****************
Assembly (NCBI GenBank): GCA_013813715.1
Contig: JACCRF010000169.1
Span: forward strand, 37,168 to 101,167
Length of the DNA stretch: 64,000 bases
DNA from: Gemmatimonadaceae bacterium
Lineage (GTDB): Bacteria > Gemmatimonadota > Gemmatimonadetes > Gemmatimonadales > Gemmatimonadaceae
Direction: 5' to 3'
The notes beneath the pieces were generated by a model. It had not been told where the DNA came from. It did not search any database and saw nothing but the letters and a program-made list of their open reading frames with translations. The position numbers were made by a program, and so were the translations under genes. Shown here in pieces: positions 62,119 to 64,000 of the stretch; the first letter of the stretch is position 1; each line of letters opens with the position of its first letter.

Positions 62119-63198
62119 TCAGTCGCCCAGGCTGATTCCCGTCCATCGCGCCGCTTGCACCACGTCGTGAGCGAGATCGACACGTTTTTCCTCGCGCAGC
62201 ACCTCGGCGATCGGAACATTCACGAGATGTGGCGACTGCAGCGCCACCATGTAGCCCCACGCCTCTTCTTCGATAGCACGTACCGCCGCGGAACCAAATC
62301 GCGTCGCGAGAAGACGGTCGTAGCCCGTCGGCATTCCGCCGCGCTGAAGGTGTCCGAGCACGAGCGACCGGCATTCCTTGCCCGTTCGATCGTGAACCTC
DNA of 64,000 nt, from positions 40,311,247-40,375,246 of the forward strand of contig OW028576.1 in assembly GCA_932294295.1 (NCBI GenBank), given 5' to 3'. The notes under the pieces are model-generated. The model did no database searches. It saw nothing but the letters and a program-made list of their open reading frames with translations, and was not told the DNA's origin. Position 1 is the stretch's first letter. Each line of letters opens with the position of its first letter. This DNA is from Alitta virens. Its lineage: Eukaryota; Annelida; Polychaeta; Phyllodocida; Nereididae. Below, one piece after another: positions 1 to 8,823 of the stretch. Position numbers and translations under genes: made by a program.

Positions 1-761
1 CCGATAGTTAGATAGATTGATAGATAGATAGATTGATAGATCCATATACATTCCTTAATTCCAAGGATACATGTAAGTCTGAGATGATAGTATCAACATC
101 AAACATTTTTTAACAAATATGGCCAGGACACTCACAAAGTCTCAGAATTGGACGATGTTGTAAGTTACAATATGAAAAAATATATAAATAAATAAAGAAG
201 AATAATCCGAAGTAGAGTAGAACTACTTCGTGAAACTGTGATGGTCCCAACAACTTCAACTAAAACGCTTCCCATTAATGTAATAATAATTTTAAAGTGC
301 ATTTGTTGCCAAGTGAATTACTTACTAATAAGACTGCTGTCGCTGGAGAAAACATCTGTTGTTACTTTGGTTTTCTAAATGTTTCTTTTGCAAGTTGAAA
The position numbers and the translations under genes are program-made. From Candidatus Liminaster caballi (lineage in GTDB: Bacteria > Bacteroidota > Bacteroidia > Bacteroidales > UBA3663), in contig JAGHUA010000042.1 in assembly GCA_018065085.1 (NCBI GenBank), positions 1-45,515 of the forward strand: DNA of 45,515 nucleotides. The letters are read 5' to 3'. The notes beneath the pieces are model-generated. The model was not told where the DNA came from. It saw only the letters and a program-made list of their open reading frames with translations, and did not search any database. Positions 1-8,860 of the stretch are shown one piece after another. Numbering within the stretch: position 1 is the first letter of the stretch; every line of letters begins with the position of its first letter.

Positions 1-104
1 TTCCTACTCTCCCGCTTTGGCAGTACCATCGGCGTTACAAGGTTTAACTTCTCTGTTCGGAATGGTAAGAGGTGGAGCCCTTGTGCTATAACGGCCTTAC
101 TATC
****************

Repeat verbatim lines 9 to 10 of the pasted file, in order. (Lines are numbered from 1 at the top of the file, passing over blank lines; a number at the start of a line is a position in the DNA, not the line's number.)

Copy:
Positions 62119-63198
62119 TCAGTCGCCCAGGCTGATTCCCGTCCATCGCGCCGCTTGCACCACGTCGTGAGCGAGATCGACACGTTTTTCCTCGCGCAGC